Used in cardiac examination through intercostal scanning
The thickness of transducer (usually 0.1–1.0 millimeters) determines its frequency (inversely proportional).
Each transducer is focused at a particular depth.
Penetration of the ultrasound diminishes with an increase in frequency.
Higher the frequency, shorter the wavelength, and better the resolution.
Frequencies from 7.5 to 15 MHz are used for superficial vessels and organs such as thyroid and breast lying within—1–3 centimeters of the surface.
Frequencies of 2–5 MHz are required for deeper structures in abdomen and pelvis, that is, >12–15 centimeters from the surface.
High frequency—better spatial resolution, greater attenuation, and poor penetration.
High frequencies →
• Broadens the bandwidth
• Reduces the quality factor (Q)
• Shortens the spatial pulse length (SPL)
1. Endovaginal probes for early obstetric and gynecologic problems.
2. Endorectal probes for prostate imaging.
3. Intraoperative/laparoscopic—it is used to insert through the laparoscopic port in the abdominal wall to enter into the abdominal cavity and retro peritoneum.
Real-time imaging systems are those that have frame rates fast enough to allow movement to be followed (>16 frame rates/second). For fast-moving structures such as heart, high frame rates are beneficial.
1. Mechanical scanners: Single-element transducer is mechanically moved to form images in real time. It is obsolete nowadays.
Rotating wheel transducer
2. Electronic array: Transducers do not move but are activated electronically to cause ultrasound beam to sweep across the patient. It is most frequently used now.
Piezoelectric crystal element: Located near the face of a transducer.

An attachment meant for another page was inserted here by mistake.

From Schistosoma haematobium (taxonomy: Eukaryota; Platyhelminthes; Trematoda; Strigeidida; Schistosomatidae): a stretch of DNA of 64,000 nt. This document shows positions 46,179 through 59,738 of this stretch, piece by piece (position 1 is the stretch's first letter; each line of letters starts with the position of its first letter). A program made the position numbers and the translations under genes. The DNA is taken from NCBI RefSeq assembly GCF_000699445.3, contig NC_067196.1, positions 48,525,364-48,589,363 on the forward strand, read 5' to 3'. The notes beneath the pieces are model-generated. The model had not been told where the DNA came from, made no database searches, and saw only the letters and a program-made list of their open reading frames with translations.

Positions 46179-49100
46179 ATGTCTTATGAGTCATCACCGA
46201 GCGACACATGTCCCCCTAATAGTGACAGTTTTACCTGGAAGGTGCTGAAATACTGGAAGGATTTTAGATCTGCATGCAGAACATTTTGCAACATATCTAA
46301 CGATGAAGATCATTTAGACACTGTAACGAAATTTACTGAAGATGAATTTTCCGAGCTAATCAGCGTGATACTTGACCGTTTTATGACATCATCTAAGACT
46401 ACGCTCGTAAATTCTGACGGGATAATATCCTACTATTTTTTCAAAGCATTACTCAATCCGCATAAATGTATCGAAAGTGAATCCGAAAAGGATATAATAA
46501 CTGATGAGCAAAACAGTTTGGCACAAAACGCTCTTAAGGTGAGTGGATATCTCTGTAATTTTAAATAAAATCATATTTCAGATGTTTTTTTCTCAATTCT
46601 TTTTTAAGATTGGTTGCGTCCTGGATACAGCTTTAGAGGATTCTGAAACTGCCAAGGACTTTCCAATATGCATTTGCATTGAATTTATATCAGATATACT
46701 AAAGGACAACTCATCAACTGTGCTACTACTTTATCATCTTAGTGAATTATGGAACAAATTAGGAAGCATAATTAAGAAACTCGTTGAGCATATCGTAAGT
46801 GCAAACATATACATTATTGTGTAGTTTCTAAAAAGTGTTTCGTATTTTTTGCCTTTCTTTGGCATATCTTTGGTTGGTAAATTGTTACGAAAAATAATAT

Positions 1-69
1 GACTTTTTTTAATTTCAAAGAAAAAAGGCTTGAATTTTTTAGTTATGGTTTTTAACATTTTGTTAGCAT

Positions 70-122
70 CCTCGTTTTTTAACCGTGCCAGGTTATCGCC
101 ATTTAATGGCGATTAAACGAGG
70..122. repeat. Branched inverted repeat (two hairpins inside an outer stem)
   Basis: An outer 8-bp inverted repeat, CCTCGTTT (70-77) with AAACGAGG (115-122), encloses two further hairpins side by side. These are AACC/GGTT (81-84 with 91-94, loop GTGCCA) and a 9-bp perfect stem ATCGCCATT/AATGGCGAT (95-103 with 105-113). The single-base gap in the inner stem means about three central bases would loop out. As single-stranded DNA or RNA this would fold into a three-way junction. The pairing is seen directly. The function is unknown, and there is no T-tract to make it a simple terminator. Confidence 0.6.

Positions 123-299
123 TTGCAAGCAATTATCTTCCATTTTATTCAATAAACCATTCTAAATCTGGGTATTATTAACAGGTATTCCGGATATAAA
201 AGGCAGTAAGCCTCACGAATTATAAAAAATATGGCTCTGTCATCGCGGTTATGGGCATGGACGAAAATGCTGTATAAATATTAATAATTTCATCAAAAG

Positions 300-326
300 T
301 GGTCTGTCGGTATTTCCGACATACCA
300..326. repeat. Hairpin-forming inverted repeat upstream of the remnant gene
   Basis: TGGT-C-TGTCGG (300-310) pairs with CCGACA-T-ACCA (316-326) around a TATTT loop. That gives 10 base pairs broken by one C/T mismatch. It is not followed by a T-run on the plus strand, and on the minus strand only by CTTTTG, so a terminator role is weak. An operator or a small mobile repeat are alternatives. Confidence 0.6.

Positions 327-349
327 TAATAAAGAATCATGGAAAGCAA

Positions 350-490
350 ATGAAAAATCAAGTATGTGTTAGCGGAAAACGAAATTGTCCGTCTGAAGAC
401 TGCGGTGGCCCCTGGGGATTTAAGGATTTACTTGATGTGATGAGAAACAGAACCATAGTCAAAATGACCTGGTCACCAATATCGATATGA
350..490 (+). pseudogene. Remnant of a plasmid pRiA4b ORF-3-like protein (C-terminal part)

Outside electrode: Grounded to protect the patient from shock. Its outer surface is coated with a water-tight electrical insulator.
Inside electrode: Abuts against a thick backing block; absorbs the sound waves transmitted back into the transducer.
Backing block (Damping): Made of tungsten and rubber powder in epoxy resin.
• Absorbs the sound waves transmitted back into the transducer
• Shortens the pulse duration and pulse length (SPL)
• Increases axial resolution
• Widens the bandwidth and reduces the quality factor (Q)
Housing-strong plastic: Acoustic insulator of rubber/cork that prevents sound from passing into the housing (Figure 1.3).
Diagnostic transducers: Have damping material—wide bandwidth, low Q
Therapeutic transducers: Without backing material—narrow bandwidth
Piezoelectric effect (PE) crystal is the main component of a transducer (located near the transducer’s face).
Has the unique ability to respond to the action of an electric field by changing the shape (strain). Strain is the deformity of crystal (into different shapes) when voltage is applied to the crystal.
Have the property of generating electric potentials when compressed.
Naturally occurring PE materials—quartz, Rochelle salts, tourmaline.
Artificial PE materials—ferroelectrics—lead (Plumbium) zirconate titanate (PZT), barium lead titanate, lead metianobate, and polyvinylidene fluoride (PVDF).
Synthetic materials are good both at transmitting and receiving sound waves, whereas naturally occurring crystals are better at doing one or the other.